How GSMA Is Driving Microfinance and Mobile Banking Worldwide
GSMA, the primary global association for the mobile industry, has for years been laying the groundwork for mobile payments and microfinancing, and it has played an important role in making both options realistic for developing countries.
If the GSMA wasn’t around, it’s likely that microfinance—the sending and receiving of small donations, which is most popular in developing nations—would still exist, and mobile banking would still also be catching on in the developing world.
But neither would likely be as sophisticated and advanced as they are today.
GSMA, which is the world’s largest association focused on mobile devices, has focused on payments as a part of its long-running Connected Society Programme, designed to improve outcomes in the developing world through the use of mobile technology. Both mobile payments and microfinancing are large parts of that.
The head of GSMA’s charitable foundation, Lawrence Yanovitch, said he believes there’s much potential for the mobile industry’s infrastructure to improve microfinance offerings globally.
“At the GSMA Foundation, we believe that once low-income customers have access to mobile money services, a range of additional financial products become affordable. In the future, we see many opportunities for the integration of microfinance and mobile money services,” Yanovitch wrote in 2014.
With mobile money offerings like M-Pesa quickly becoming popular in countries like Kenya and Romania, there’s potential to improve things even further. As a Quartz article from earlier this month aptly put it, “Fintech isn’t disrupting Africa’s financial industry—it’s building it.”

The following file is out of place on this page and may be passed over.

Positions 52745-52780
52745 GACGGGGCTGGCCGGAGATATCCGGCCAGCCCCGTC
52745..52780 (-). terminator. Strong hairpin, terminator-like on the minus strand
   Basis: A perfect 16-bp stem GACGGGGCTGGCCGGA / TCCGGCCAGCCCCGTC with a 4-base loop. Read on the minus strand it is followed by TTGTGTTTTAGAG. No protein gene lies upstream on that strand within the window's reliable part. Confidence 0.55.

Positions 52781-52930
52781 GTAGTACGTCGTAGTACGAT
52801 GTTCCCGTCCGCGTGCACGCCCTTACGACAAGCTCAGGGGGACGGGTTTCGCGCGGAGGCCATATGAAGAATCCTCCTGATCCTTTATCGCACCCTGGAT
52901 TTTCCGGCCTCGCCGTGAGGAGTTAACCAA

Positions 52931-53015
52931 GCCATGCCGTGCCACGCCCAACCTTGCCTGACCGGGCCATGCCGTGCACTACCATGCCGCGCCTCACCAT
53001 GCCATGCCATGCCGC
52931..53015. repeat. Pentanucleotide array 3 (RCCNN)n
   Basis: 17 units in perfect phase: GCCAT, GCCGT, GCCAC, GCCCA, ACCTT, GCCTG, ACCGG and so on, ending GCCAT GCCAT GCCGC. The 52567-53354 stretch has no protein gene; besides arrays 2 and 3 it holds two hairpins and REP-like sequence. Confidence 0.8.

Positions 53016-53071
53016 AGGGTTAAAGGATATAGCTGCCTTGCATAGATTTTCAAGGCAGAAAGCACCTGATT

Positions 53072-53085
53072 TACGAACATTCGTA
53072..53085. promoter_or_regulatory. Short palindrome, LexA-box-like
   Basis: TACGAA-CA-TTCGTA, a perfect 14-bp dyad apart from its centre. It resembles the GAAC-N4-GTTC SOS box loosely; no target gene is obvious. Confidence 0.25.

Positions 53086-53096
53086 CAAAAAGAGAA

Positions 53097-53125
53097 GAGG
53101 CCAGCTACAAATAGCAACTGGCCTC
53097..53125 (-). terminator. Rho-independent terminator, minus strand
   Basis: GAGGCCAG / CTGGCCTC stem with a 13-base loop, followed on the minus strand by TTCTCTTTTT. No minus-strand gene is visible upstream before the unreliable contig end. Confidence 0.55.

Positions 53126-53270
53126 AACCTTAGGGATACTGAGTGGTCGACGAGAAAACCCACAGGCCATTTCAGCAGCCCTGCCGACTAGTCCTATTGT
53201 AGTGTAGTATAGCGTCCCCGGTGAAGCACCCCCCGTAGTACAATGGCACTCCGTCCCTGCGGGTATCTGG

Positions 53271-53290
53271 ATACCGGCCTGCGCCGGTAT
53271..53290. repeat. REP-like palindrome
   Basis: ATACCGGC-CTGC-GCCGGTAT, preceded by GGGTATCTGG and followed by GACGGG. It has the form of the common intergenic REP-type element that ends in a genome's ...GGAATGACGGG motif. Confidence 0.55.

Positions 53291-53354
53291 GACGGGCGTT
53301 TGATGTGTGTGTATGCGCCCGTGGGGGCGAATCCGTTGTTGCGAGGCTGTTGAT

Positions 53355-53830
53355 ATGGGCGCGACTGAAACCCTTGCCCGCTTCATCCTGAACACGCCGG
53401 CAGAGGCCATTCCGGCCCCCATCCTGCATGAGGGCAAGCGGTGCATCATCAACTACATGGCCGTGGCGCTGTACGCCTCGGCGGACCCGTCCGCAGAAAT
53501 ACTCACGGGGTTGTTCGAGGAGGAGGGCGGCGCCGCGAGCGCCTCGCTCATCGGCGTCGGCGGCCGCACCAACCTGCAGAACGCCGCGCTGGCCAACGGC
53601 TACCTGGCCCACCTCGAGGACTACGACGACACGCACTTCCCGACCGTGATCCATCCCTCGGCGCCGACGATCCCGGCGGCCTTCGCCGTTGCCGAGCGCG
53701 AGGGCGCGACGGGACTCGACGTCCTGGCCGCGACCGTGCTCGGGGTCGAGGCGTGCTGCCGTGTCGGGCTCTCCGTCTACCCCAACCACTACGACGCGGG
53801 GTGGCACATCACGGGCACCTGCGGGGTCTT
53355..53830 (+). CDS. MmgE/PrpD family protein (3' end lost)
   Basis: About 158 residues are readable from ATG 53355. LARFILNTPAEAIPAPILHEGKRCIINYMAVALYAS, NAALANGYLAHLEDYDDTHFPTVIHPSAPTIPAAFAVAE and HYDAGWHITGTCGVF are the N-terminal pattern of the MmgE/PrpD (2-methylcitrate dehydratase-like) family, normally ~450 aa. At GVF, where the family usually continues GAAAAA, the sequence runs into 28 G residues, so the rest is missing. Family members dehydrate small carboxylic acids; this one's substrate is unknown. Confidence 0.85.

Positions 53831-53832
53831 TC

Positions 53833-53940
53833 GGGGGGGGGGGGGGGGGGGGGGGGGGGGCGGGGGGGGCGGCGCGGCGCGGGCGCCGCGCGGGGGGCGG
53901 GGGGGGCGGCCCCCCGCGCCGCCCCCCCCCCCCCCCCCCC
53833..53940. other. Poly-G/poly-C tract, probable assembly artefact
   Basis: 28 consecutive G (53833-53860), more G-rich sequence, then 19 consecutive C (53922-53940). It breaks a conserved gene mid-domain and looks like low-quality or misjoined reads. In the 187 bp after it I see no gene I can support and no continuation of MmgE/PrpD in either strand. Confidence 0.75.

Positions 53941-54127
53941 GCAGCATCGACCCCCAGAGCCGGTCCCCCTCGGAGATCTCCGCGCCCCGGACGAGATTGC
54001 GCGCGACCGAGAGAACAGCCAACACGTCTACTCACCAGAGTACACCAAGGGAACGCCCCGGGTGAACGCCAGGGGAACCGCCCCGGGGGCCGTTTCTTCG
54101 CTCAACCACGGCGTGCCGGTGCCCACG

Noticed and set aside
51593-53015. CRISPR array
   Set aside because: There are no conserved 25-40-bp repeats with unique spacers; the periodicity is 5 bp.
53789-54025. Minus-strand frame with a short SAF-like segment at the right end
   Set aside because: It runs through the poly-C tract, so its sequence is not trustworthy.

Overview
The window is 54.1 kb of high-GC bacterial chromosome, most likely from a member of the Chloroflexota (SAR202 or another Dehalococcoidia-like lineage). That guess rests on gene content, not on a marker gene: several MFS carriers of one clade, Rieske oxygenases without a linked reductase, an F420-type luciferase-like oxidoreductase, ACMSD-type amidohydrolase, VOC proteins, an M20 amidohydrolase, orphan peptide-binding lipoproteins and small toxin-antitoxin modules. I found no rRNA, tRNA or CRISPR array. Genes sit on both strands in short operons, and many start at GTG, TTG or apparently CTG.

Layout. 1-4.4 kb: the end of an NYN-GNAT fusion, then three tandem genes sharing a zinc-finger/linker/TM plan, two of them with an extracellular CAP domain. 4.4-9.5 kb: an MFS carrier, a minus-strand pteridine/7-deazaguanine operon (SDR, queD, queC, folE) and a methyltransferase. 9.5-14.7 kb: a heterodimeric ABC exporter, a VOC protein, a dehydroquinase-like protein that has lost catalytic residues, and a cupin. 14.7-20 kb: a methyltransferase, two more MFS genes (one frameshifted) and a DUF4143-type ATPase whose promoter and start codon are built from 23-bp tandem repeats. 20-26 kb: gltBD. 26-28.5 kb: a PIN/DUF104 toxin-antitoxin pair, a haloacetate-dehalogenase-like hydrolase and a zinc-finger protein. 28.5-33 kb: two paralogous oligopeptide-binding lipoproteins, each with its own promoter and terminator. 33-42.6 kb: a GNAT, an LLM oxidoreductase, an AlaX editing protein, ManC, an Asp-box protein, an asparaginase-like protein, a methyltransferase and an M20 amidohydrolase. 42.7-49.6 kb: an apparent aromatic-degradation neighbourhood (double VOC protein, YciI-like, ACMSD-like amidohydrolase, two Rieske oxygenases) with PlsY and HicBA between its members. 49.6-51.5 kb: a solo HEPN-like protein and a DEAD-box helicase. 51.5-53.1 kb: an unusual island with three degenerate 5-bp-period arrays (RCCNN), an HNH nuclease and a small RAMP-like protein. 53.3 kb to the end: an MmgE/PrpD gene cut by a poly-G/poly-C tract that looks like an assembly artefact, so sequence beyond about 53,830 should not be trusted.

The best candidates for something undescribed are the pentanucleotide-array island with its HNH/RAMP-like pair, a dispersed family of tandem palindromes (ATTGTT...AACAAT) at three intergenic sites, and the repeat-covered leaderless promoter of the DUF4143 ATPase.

An important part of GSMA’s role in improving the status of money-lending and banking in developing nations has been the creation of standards that the mobile industry closely follows.
In 2014, the association first introduced a code of conduct for money management through mobile devices that emphasizes that any offering should “safeguard customer funds against risk of loss.” Last month, the group introduced new self-assessment tools to further help mobile providers ensure they are in compliance with the standards. The association’s Janet Shulist noted that more than half of all 134 million mobile money accounts in 2015 were offered by companies that followed the standards.
GSMA’s work, which has been supported by the Bill and Melinda Gates Foundation since at least 2009, has often been praised. In an op-ed for the Japan Times, Mark Malloch Brown, a former U.N. deputy secretary-general and chair of the Business and Sustainable Development Commission, recently credited GSMA’s work as improving local economies in rural areas:
With mobile phones, farmers can quickly find information ranging from seed prices to weather patterns and have immediate access to the funds they need to complete transactions. This mobile-enabled information leads to better decision-making, saving the farmers money and boosting their resilience to extreme weather patterns and droughts. And of course mobile providers benefit as well from operating in an expanded rural market.
But some skeptics do exist. A Reuters story from last October notes that usage of mobile money accounts varies widely around the world, with some using them to simply top-up their existing accounts—leading some industry consultants to be less keen on mobile money’s growth. But the article also highlights the potential of such accounts through a quote from Kenyan consultant Daniel Maison, who praised M-Pesa in the story.
“It’s a part of our lives. We wonder what we did without it. I don’t need to physically have cash. The beauty is you can even have a savings account on your mobile phone,” Maison said.
A M-Pesa stand in Kenya. (Fiona Bradley/Flickr)